Sophia B. Boaz, Class of 1922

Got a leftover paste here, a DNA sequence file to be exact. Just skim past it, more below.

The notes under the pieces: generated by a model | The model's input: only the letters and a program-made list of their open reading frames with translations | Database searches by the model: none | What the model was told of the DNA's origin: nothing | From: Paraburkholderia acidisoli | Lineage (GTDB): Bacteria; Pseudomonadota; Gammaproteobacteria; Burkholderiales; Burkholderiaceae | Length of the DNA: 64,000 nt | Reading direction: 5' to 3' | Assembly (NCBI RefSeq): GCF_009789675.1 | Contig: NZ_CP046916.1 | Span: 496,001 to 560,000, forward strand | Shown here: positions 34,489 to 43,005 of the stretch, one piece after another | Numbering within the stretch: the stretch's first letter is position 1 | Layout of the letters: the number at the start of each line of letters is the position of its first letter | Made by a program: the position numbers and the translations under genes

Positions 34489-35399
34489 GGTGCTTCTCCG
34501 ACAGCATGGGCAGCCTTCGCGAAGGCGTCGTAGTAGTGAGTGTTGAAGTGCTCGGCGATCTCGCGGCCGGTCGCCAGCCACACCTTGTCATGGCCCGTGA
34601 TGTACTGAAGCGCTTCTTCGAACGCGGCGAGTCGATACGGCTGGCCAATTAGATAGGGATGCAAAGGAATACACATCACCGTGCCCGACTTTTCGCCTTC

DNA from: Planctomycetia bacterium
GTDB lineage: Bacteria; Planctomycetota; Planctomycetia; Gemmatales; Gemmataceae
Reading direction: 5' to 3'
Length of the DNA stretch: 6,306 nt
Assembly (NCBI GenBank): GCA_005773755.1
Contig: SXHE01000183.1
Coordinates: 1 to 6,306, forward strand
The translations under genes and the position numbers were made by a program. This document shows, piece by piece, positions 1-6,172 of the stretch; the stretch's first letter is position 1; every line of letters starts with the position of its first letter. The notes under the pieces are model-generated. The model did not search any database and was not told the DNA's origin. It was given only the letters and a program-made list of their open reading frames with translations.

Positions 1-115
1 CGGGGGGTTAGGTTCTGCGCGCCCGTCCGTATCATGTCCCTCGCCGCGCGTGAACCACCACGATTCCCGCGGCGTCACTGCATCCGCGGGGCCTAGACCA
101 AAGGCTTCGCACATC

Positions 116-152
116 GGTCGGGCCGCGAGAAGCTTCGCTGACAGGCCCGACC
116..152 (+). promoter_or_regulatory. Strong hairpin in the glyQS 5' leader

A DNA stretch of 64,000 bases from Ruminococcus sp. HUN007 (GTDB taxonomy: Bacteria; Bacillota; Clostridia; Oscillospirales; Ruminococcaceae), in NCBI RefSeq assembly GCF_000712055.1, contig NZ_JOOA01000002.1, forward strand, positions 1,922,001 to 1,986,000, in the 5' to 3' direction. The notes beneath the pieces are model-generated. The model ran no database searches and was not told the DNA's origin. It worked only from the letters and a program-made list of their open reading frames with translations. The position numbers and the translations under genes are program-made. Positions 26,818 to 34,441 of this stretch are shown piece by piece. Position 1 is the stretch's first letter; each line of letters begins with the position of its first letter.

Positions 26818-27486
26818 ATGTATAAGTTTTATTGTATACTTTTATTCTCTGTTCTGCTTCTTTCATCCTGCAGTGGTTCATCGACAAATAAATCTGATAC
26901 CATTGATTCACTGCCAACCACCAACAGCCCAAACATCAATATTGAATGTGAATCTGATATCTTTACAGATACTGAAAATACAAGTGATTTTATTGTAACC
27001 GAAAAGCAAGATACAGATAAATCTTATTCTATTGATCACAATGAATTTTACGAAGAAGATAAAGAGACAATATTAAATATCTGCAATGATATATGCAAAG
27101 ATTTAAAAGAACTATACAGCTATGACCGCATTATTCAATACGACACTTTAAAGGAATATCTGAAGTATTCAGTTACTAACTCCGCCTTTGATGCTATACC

Sophia Bell Boaz graduated from Fisk University in Nashville, Tennessee in 1911. She moved to Chicago where she lived in the Charles Sumner Settlement on 31 W. Lake Street. At the time, social workers would live in a settlement house and become part of the communities they served. Two years later, she was appointed a Probation Officer of Cook County. She contributed to a study, The Colored People of Chicago: An Investigation Made for the Juvenile Protective Association, the first of its kind, which contained statistical information on the welfare of African American people in the city of all ages and status, including their housing, education, opportunities for employment, and available resources. Boaz graduated from Chicago-Kent College of Law in 1922 and was admitted to the bar in 1923. She continued in her efforts for civil rights by maintaining a staff position in the city’s Juvenile and Domestic Relations courts, offering her services in a way that resembled a social work agency. In 1943, she was one of three women to be the first African American admitted to the National Association of Women Lawyers.